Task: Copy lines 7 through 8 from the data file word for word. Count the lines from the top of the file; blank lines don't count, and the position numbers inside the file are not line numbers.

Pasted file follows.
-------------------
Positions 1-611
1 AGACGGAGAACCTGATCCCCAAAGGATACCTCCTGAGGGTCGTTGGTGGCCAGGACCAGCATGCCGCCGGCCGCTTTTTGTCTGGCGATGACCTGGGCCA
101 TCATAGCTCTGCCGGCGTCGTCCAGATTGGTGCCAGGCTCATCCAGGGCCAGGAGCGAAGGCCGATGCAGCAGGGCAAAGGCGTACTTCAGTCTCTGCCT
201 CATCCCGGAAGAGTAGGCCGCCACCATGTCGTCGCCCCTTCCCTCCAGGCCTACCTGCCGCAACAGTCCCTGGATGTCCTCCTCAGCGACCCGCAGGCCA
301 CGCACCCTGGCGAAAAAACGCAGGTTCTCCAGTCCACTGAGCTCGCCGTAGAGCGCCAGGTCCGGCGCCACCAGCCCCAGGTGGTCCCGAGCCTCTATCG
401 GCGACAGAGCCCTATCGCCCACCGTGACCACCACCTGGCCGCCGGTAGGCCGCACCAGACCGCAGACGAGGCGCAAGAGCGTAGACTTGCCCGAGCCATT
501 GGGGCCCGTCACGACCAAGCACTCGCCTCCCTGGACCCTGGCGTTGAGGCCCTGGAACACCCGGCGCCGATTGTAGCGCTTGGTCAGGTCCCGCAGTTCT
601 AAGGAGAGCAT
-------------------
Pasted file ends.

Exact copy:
501 GGGGCCCGTCACGACCAAGCACTCGCCTCCCTGGACCCTGGCGTTGAGGCCCTGGAACACCCGGCGCCGATTGTAGCGCTTGGTCAGGTCCCGCAGTTCT
601 AAGGAGAGCAT